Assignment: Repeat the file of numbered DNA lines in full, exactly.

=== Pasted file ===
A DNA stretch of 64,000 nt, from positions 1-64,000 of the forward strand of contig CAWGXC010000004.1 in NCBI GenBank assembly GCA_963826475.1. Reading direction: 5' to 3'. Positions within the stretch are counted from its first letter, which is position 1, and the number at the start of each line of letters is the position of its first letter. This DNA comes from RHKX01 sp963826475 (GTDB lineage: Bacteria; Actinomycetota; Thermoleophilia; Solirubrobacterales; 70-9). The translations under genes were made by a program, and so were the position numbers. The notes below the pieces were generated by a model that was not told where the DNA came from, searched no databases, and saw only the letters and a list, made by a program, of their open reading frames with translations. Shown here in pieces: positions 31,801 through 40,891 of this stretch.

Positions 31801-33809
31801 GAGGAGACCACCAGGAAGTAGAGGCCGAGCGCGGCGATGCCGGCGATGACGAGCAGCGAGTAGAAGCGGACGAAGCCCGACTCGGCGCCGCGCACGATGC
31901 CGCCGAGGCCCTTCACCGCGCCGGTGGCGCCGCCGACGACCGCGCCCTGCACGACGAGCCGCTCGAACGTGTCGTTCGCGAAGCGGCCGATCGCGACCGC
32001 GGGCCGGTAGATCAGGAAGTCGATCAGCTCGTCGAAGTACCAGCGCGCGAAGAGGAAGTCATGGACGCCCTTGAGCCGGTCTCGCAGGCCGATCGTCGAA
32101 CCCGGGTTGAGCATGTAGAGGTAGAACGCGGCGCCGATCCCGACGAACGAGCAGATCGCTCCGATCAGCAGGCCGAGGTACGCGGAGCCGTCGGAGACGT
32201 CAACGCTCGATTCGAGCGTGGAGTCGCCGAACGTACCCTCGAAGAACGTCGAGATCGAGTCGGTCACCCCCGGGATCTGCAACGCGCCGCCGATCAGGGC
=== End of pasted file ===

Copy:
A DNA stretch of 64,000 nt, from positions 1-64,000 of the forward strand of contig CAWGXC010000004.1 in NCBI GenBank assembly GCA_963826475.1. Reading direction: 5' to 3'. Positions within the stretch are counted from its first letter, which is position 1, and the number at the start of each line of letters is the position of its first letter. This DNA comes from RHKX01 sp963826475 (GTDB lineage: Bacteria; Actinomycetota; Thermoleophilia; Solirubrobacterales; 70-9). The translations under genes were made by a program, and so were the position numbers. The notes below the pieces were generated by a model that was not told where the DNA came from, searched no databases, and saw only the letters and a list, made by a program, of their open reading frames with translations. Shown here in pieces: positions 31,801 through 40,891 of this stretch.

Positions 31801-33809
31801 GAGGAGACCACCAGGAAGTAGAGGCCGAGCGCGGCGATGCCGGCGATGACGAGCAGCGAGTAGAAGCGGACGAAGCCCGACTCGGCGCCGCGCACGATGC
31901 CGCCGAGGCCCTTCACCGCGCCGGTGGCGCCGCCGACGACCGCGCCCTGCACGACGAGCCGCTCGAACGTGTCGTTCGCGAAGCGGCCGATCGCGACCGC
32001 GGGCCGGTAGATCAGGAAGTCGATCAGCTCGTCGAAGTACCAGCGCGCGAAGAGGAAGTCATGGACGCCCTTGAGCCGGTCTCGCAGGCCGATCGTCGAA
32101 CCCGGGTTGAGCATGTAGAGGTAGAACGCGGCGCCGATCCCGACGAACGAGCAGATCGCTCCGATCAGCAGGCCGAGGTACGCGGAGCCGTCGGAGACGT
32201 CAACGCTCGATTCGAGCGTGGAGTCGCCGAACGTACCCTCGAAGAACGTCGAGATCGAGTCGGTCACCCCCGGGATCTGCAACGCGCCGCCGATCAGGGC